Florida Man Fatally Electrocuted Wading Through Eta Flood Waters, Baby Among the Missing in North Carolina
The storm has shattered homes, flooded roads and collapsed bridges leaving. At least four people have died, while dozens have been rescued, several people remained unaccounted for, according to CBS News.
Tropical Storm Eta continues its path of destruction as it batters the Carolinas and Virginia with deadly flooding hours after battering north Florida. The storm has shattered homes, flooded roads, and collapsed bridges leaving. At least four people have died, while dozens have been rescued, several people remained unaccounted for, according to CBS News.
At least three people were killed by fast-rising waters at a campground in North Carolina's Alexander County. More than two dozen were rescued from the Hiddenite campsite, as rescuers continued to search for two missing people, including a 1-year-old baby, both of whom were presumably swept away by flooding, the news outlet reported.
An 11-year-old boy, described as “a delightful little guy” by a neighbor ,was last seen playing near the rising water in Rolesville creek, near his home in Rolesville, N.C. when he drowned on Thursday, according to police, WRAL reported.
Neighbors said it was not uncommon for children to play in or near the creek, which is usually calm and shallow, the news outlet reported.
At the Creekwood Apartments, Camille Church called 911 for help the moment she saw the floodwaters from Bowen Creek reach the apartment she shares with her wheelchair-bound sister, Denise Donardt, The Winston-Salem Journal reported.
“I can run, but she can’t,” Church said. “It (the water) started coming in my front door,” said Donardt.
Donardt and her sister were rescued by a group of 20 city firefighters that used inflatable boats to evacuate them, along with 31 other Creekwood residents, said Capt. Barry Smith of the Winston-Salem Fire Department.
The storm system triggered flash flooding, multiple water rescues and road closures, and at least one collapsed bridge in South Carolina, said Sandy LaCourte, a meteorologist with the National Weather Service in Greenville, South Carolina, the Associated Press reported.
Some parts of the Carolinas saw three to seven inches of rainfall already by Thursday afternoon, with more expected. That came amid a combination of moisture from the Gulf of Mexico being carried up by a cold front that had pushed Eta across Florida earlier, according to the news outlet.
“It’s unfortunately been a tough day for the Carolinas today,” said LaCourte.
Doug Gillespie, the director of public services for Alexander County, said approximately 50 roadways across the county have been compromised with four bridges that have washed away, the AP reported.
One of those bridges collapsed live on-air, according to Fox 46 Charlotte
Fox 46 News team reporter Amber Roberts and photojournalist Jonathan Monte were reporting on significant flooding near the Hiddenite Bridge in Alexander County when a portion of the bridge broke off and fell into the raging waters. The crew was able to quickly and safely move off of the bridge in time, reported the news station.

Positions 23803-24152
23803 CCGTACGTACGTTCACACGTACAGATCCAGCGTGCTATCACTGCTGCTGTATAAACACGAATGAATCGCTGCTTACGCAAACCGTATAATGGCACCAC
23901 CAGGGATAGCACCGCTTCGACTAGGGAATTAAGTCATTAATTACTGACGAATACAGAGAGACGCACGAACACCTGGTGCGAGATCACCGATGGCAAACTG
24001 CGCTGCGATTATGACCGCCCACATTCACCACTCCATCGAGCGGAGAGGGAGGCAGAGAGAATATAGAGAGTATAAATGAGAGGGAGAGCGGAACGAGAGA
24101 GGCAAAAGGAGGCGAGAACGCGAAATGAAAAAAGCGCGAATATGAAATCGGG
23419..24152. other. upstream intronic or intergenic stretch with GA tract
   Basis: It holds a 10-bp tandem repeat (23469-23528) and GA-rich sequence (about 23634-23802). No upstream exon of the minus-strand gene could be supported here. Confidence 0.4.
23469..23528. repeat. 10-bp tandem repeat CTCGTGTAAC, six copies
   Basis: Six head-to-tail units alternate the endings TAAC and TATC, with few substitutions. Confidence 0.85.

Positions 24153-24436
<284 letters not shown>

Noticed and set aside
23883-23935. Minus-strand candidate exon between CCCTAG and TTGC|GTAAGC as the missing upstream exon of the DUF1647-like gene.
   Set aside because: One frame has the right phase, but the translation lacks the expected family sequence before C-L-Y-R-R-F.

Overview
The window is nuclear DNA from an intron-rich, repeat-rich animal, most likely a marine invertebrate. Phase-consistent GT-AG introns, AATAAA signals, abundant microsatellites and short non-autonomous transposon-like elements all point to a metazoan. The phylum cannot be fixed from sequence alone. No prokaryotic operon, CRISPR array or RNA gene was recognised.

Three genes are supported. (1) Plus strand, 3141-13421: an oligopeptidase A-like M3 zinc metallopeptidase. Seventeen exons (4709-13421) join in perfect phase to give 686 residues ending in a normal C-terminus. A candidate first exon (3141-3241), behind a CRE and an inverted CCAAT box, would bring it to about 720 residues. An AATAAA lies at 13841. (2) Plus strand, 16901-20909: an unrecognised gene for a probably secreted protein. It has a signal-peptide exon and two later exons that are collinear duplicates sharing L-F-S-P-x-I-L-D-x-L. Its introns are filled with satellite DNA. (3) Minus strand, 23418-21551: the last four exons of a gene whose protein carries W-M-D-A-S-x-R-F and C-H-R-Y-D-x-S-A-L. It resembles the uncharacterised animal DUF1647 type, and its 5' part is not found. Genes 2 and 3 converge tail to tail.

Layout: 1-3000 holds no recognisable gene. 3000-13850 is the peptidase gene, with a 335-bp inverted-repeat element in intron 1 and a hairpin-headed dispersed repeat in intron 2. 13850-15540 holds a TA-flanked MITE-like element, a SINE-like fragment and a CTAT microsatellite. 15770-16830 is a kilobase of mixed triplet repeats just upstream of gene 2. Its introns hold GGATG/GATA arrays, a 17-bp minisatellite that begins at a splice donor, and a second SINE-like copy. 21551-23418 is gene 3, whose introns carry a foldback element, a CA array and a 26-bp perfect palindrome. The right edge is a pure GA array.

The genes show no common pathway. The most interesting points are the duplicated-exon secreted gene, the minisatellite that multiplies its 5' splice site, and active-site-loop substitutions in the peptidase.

Other destruction included a North Carolina elementary school's parking lot that was completely submerged, destroying cars and forcing the evacuation of 143 people.
Eta battered Latin America and then Miami earlier this week, then hit the Tampa area overnight, where the storm washed boats ashore.
Eta had made landfall for the second time this time near Cedar Key, Florida early Thursday with winds of 50 mph, according to the National Hurricane Center. Experts said the storm is expected to dump 20 to 25 inches of rain on the South Florida region. The storm had already ripped through the Florida Keys and Miami on Monday.
Although it was not the most powerful storm to hit the U.S. this year, experts said that Eta still had a broad impact across the South, and linked to the death of a Florida man and first fatality connected to Tropical Strom Eta in the greater Tampa Bay area, reported the news outlet.
The victim, Mark Mixon of Bradenton Beach, Florida, was electrocuted and died after he stepped into his flooded garage as he was laying sandbags around his home on Wednesday evening, according to Jacob Saur, director of public safety for Manatee County, the AP.
Saur said there were appliances plugged into the garage and Mixon was killed when he stepped into the water.
“It was an accident. I’m sure he didn’t realize the appliance was plugged in or the appliance was underwater and that’s what happens, it’s a scary situation,” said Bradenton Beach Police Detective Sgt. Leonard Diaz, WFLA reported
Diaz told the news station a friend tried to save the man but was unable to get to him without being electrocuted himself. First responders had to wait for utility crews to shut off the power in the neighborhood so they could get to the victim. He was confirmed deceased when EMS arrived, WFLA reported.
According to multiple news reports, families caught in Eta had little time to prepare or warning of the strength of the storm.
One North Carolina resident was overcome with emotion as she sat in her car surrounded by flood-ravaged waters, she told a CBS reporter, ”It blows your mind that there's someone you love and they are lost in the water."
Forecasters said the tropical storm was on a path offshore of South Carolina that would eventually take it further out to sea, the AP reported.
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